Presentation on theme: "Unless otherwise noted, the content of this course material is licensed under a Creative Commons Attribution 3.0 License. Copyright 2008, Thomas Sisson."— Presentation transcript:
Unless otherwise noted, the content of this course material is licensed under a Creative Commons Attribution 3.0 License. Copyright 2008, Thomas Sisson The following information is intended to inform and educate and is not a tool for self-diagnosis or a replacement for medical evaluation, advice, diagnosis or treatment by a healthcare professional. You should speak to your physician or make an appointment to be seen if you have questions or concerns about this information or your medical condition. You assume all responsibility for use and potential liability associated with any use of the material. Material contains copyrighted content, used in accordance with U.S. law. Copyright holders of content included in this material should contact firstname.lastname@example.org with any questions, corrections, or clarifications regarding the use of content. The Regents of the University of Michigan do not license the use of third party content posted to this site unless such a license is specifically granted in connection with particular content objects. Users of content are responsible for their compliance with applicable law. Mention of specific products in this recording solely represents the opinion of the speaker and does not represent an endorsement by the University of Michigan. Viewer discretion advised: Material may contain medical images that may be disturbing to some viewers.
Objectives To understand the diffusion of gases in the lung –Define diffusion and contrast with bulk flow –State Fick’s law for diffusion –Distinguish between diffusion limitation and perfusion limitation –Describe the diffusion of oxygen from the alveoli into the blood –Describe the diffusion of CO 2 from blood to alveoli –Define diffusing capacity and discuss its measurement
Airway Branching Trachea0 Main Bronchi1 Lobar Bronchus2 Segmental Bronchus3-4 Bronchioles5-15 Terminal Bronchioles16 Resp. Bronchioles17-19 Alveolar Ducts20-22 Alveolas Sacs23 Source: SEER Training Website (training.seer.cancer.gov)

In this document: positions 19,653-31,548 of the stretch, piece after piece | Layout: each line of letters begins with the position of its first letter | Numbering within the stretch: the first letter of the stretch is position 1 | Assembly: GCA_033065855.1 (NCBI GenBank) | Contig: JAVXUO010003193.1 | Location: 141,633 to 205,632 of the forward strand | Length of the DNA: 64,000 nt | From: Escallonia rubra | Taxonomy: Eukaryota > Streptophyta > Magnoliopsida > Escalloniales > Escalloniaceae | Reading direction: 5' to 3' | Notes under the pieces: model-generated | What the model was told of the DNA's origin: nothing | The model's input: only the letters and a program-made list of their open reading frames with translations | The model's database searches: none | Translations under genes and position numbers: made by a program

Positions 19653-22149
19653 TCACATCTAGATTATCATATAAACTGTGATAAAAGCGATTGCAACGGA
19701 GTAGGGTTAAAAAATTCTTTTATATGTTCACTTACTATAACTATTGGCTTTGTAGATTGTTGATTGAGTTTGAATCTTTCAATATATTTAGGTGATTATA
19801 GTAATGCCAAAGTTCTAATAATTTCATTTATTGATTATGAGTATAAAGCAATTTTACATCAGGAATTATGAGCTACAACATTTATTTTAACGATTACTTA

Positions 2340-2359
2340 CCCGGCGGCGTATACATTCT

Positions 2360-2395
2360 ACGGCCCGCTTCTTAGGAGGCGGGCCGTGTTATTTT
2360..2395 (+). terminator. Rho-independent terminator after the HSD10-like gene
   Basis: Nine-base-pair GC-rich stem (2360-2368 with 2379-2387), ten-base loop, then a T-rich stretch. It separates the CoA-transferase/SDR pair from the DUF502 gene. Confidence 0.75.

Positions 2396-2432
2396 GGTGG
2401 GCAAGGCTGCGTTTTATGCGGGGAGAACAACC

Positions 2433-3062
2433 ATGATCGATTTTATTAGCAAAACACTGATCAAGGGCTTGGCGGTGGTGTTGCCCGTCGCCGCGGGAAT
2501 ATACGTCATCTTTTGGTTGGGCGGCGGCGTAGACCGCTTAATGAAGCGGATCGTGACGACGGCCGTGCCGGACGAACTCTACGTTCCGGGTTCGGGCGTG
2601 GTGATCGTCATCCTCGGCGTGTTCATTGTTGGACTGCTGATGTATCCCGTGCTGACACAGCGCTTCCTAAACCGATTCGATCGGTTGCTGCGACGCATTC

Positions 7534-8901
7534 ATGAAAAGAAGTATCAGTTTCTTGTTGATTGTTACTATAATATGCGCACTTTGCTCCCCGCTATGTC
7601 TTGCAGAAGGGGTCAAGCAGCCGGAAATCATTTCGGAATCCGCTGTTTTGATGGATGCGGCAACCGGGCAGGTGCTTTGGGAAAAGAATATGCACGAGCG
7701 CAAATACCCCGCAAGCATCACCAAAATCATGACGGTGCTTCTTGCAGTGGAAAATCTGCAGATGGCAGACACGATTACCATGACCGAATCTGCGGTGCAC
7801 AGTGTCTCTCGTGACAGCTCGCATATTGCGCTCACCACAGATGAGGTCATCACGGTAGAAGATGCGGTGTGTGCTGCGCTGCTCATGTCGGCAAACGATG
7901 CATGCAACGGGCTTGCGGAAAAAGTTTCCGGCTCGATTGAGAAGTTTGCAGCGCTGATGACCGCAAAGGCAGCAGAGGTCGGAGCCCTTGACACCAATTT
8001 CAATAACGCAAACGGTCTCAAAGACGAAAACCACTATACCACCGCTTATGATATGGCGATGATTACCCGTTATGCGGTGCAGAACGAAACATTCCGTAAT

Bulk Flow vs. Diffusion The cross sectional area increases with airway generation. Large volume/time, with decreasing velocity at any point. –Imagine a fast flowing river reaching a delta. The velocity of gas during inspiration becomes tiny at the level of the respiratory bronchiole- at this level diffusion becomes the chief mode of gas movement. Source: Undetermined
Gas Movement due to Diffusion Diffusion - movement of gas due to molecular motion, rather than flow. –Akin to the spread of a scent in a room, rather than wind. –Random motion leads to distribution of gas molecules in alveolus.
Gas Movement due to Diffusion Source: Jkrieger (wikimedia.org)
Diffusion Driven by concentration gradients: –differences in partial pressure of the individual gases. Movement of O 2 and CO 2 between the level of the respiratory bronchiole and that of the alveolar space depends only on diffusion. The distances are small, so diffusion here is fast.
Pathway of diffusion Diffusion of Gas Through the Alveolar Wall Alveolar airspace Source: Undetermined
Diffusion of Oxygen Across the Alveolar Wall Pulmonary Surfactant Alveolar Epithelium Alveolar Interstitium Capillary Endothelium Plasma Red Blood Cell Hemoglobin Diffuses/Dissolves Binds
Fick’s Law for Diffusion V gas = A x D x (P 1 – P 2 ) T V gas = volume of gas diffusing through the tissue barrier per time, in ml/min A = surface area available for diffusion D = diffusion coefficient of the gas (diffusivity) T = thickness of the barrier P 1 – P 2 = partial pressure difference of the gas
Diffusivity O 2 has lower MW than CO 2 Solubility of CO 2 is 24x that of O 2 CO 2 diffuses 20x more rapidly through the alveolar capillary barrier than O 2 D Solubility/ MW
Diffusion Across a Membrane BY: University of Michigan Medical School http://creativecommons.org/licenses/by/3.0/deed.en
Limitations of Gas Transfer Diffusion Coefficient. –Different gases behave differently. Surface Area and Thickness of the alveolar wall. Partial Pressure Gradient across the alveolar wall for each individual gas. –Depends on both alveolar and mixed venous partial pressure (start of capillary).